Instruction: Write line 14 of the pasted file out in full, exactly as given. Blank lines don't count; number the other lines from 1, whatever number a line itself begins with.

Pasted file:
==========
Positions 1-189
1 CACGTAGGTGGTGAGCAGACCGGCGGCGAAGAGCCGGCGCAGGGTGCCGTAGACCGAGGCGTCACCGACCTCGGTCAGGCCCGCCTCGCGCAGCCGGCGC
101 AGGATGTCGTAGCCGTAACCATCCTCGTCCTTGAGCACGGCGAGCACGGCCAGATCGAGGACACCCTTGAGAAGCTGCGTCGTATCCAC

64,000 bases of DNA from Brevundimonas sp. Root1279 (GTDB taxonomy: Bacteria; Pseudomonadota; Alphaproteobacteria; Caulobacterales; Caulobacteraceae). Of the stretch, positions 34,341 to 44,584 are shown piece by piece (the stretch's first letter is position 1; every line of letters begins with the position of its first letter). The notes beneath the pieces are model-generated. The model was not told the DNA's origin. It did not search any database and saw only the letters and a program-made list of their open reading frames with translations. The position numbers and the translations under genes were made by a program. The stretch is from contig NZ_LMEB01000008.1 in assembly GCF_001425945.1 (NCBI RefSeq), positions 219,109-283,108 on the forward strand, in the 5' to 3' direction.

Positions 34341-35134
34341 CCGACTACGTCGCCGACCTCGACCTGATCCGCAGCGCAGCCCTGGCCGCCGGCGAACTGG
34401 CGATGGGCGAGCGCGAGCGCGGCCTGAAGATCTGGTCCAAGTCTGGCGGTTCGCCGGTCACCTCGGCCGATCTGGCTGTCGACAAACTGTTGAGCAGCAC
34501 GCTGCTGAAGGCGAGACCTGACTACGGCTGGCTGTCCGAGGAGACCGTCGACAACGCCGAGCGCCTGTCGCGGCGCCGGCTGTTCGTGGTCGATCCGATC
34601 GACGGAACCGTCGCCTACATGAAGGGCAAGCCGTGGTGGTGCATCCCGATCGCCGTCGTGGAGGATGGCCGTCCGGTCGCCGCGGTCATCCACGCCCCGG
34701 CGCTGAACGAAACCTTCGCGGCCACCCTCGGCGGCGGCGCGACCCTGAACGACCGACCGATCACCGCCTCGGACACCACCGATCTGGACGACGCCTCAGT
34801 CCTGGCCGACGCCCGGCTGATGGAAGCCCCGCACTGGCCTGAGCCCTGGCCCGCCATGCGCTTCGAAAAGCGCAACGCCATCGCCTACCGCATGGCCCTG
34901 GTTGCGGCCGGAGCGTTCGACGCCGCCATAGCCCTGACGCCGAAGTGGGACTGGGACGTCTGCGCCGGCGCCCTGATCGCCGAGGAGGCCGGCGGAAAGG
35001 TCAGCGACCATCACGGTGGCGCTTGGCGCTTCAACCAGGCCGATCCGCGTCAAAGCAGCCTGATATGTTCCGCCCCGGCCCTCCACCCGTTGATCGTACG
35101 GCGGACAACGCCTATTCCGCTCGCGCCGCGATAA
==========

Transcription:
35101 GCGGACAACGCCTATTCCGCTCGCGCCGCGATAA